Wednesday, 2 May 2018

Sophie Anderson - The House with Chicken Legs Blog Tour: Fifteen Russian Fairy Tales and What They Mean to Me




Hooray! Mr Ripley's Enchanted Books is the next stop for 'The House with Chicken Legs' Blog Tour. It is with great pleasure that I find myself taking part in this BLOG tour to celebrate the publication of the book. The House with Chicken Legs is one of the best debut books that I've read. It has a very distinctive plot which is told with great imagination. Please check out my book review HERE. 

Nevermind what I think though - why not check the book out for yourself and buy a copy now. 

Sophie Anderson has written an inspiring post about fifteen Russian fairy tales and what they mean to her. 


The Gigantic Turnip (on community) 


‘Grandfather planted a turnip …’ 

In this Russian fairy tale, collected and published by Alexander Afanasyev in 1855, when the time comes to harvest the turnip, grandfather pulls and pulls, but can’t get the turnip out. So, grandfather calls grandmother, and grandmother pulls grandfather, and grandfather pulls the turnip. But still, the turnip doesn’t budge.

So, grandmother calls granddaughter to help, and when the turnip still doesn’t shift, granddaughter calls her puppy to help. The puppy calls a beetle, who calls another beetle, and another. 


‘Then the fifth beetle came. He pulled the fourth beetle, the fourth beetle pulled the third, the third pulled the second, the second pulled the first, the first beetle pulled the puppy, the puppy pulled the granddaughter, she pulled grandma, grandma pulled grandpa, grandpa pulled the turnip; they pulled and they pulled, and they pulled out the turnip.’ 



The gigantic turnip is a simple tale about the power of working together. The individuals pulling on the turnip have different strengths, but it is only by working together they free the turnip – and the last, tiny beetle is equally as important as the grandfather at the front of the line. 


History is full of examples of people working together to make massive changes. The civil rights movement, resistance against apartheid, women’s suffrage, LGBT rights, and the environmental movement, have all achieved levels of success as a result of people working together. 


In recent months I have heard many people call for change to gun laws in the US; from former president Barack Obama, to eleven-year-old activist Naomi Wadler. All their voices are equally important, and perhaps the greatest power is in seeing so many individuals working together to create momentous rallies and demonstrations. 


Away from politics, and on a more personal level, around two and half years ago I began writing The House with Chicken Legs. Although this was an individual endeavour, right from the start I was aware of my family supporting me, all the stories and storytellers who had inspired me, and all the folklorists, mythologists, and historians who had often spend lifetimes researching and creating books that I now dipped into for information.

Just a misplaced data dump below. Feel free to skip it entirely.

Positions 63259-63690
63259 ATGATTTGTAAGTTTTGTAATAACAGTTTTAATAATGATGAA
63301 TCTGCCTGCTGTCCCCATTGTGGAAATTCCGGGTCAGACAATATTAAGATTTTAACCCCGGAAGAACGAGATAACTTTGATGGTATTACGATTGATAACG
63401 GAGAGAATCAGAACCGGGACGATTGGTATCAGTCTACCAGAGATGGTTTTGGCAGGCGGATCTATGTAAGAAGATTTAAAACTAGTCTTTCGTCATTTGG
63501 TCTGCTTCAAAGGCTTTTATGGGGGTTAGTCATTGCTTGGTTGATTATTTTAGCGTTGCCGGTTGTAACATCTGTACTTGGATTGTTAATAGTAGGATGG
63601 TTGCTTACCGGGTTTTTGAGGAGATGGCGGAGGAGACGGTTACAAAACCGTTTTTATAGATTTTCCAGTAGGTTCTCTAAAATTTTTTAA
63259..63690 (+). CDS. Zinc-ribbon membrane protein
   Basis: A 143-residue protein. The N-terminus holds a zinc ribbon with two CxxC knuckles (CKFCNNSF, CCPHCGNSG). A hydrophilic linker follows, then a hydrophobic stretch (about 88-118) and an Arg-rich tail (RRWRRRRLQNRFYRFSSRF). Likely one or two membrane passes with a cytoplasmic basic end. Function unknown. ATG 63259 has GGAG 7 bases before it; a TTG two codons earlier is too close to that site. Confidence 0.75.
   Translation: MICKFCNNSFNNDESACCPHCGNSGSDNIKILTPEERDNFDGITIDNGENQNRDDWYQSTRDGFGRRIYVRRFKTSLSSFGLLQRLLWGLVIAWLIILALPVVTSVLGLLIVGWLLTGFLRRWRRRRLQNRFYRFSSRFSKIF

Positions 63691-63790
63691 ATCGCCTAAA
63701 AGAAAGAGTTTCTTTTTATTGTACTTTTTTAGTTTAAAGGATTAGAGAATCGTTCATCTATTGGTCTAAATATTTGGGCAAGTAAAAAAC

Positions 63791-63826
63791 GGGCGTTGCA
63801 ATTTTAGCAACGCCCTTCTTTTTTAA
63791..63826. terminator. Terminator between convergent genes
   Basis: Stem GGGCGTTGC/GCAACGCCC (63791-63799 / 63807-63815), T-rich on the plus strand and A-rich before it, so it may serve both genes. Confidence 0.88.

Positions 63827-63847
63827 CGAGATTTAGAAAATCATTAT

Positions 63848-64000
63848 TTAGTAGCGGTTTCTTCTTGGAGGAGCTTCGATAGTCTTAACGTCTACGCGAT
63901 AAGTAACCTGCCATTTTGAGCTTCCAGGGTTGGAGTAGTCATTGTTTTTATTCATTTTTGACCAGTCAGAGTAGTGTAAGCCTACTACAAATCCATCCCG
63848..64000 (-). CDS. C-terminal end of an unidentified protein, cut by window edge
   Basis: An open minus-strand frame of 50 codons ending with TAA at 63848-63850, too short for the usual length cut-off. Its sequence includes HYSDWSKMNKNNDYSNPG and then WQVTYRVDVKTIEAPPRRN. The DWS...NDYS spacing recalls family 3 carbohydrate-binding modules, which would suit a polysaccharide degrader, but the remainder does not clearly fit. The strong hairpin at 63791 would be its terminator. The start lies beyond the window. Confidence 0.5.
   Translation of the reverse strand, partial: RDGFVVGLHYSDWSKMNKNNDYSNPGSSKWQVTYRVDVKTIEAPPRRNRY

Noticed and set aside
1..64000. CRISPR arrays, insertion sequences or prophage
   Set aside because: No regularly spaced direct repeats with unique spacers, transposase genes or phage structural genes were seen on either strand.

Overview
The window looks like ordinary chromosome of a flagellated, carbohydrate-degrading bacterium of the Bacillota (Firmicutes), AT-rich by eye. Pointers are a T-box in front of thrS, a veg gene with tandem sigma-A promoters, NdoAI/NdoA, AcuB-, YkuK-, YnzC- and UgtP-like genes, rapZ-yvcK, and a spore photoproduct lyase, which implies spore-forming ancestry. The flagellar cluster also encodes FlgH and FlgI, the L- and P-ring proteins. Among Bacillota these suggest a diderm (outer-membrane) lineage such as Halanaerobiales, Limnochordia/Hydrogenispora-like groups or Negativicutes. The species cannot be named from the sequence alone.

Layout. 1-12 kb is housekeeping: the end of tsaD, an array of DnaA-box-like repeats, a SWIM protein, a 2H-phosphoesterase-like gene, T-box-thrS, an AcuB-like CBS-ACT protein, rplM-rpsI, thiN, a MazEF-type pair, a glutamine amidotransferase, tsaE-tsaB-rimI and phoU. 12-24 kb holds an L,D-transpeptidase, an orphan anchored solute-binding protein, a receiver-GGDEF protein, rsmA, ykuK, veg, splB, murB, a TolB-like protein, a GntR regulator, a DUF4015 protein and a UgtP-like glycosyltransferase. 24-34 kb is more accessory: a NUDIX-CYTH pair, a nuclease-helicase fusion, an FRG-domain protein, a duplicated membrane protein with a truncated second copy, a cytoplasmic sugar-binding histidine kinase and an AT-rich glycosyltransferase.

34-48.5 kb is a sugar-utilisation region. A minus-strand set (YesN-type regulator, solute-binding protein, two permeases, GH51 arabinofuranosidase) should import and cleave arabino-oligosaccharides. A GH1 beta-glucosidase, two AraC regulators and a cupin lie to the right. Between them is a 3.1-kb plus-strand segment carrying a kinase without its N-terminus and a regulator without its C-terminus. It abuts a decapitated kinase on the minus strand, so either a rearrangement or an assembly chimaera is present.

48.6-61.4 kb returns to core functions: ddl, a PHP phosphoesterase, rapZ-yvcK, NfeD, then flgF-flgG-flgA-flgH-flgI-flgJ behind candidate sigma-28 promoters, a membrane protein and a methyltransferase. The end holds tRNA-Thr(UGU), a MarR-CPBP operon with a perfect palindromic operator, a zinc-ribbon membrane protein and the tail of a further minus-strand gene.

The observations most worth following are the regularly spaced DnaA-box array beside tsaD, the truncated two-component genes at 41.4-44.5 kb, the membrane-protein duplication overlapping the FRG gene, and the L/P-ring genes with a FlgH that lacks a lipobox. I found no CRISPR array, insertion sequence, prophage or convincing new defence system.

At the point I submitted the book to agents, it already felt like a joint effort between myself and at least one hundred other individuals! 


And then I signed with my incredible agent Gemma Cooper, and she led me through several rounds of edits. And then I signed with Usborne, and my amazing editor Rebecca Hill led me through several more rounds of edits! And there were more editors! Becky Walker, Mallory Kass, and Sarah Stewart; as well as proof-readers, cover artists, cover designers, illustrators, marketing people, publicity people, sales people … a seemingly endless array of talented people all working together to bring The House with Chicken Legs into the world.


And then ARCs flew out and there were reviewers, book bloggers, librarians, teachers, and readers, all contributing to making The House with Chicken Legs a success.


Like grandfather wouldn’t have that turnip without the help of many others, The House with Chicken Legs wouldn’t be running around bookstores, libraries, schools, and reader’s imaginations without the help of the countless people who have worked together to bring it into the world, and I am immensely proud of this bookish community and what we have achieved together! 


There is a lovely illustrated picture book retelling of this tale, written by Aleksei Tolstoy and illustrated by Niamh Sharkey, published by Barefoot Books. 



Naomi Wadler’s speech at March For Our Lives: 




Arnold Schwarzenegger’s speech, ‘none of us can make it alone’: 





Sophie Anderson grew up in Swansea, studied at Liverpool University, and has worked as a geologist and science teacher in several parts of the UK. She wrote textbooks until characters from Slavic fairy tales began appearing in her work.
Sophie has an international family and loves to write stories inspired by different folklores, cultures, and landscapes. Her dream is to create books that help children to explore the world and fall in love with its beautiful diversity.
Now living in the Lake District with her teacher and photographer husband, Sophie enjoys the freedom of homeschooling her three children, walking, canoeing, and daydreaming.
Sophie is represented by Gemma Cooper of The Bent Agency. Her first book THE HOUSE WITH CHICKEN LEGS is publishing in 2018 with Usborne in the UK and Scholastic in the US. Rights have also sold in Italy, Germany, and Romania.
Sophie is on Twitter @sophieinspace, Facebook SophieAndersonAuthor and Instagram SophieAndersonAuthor
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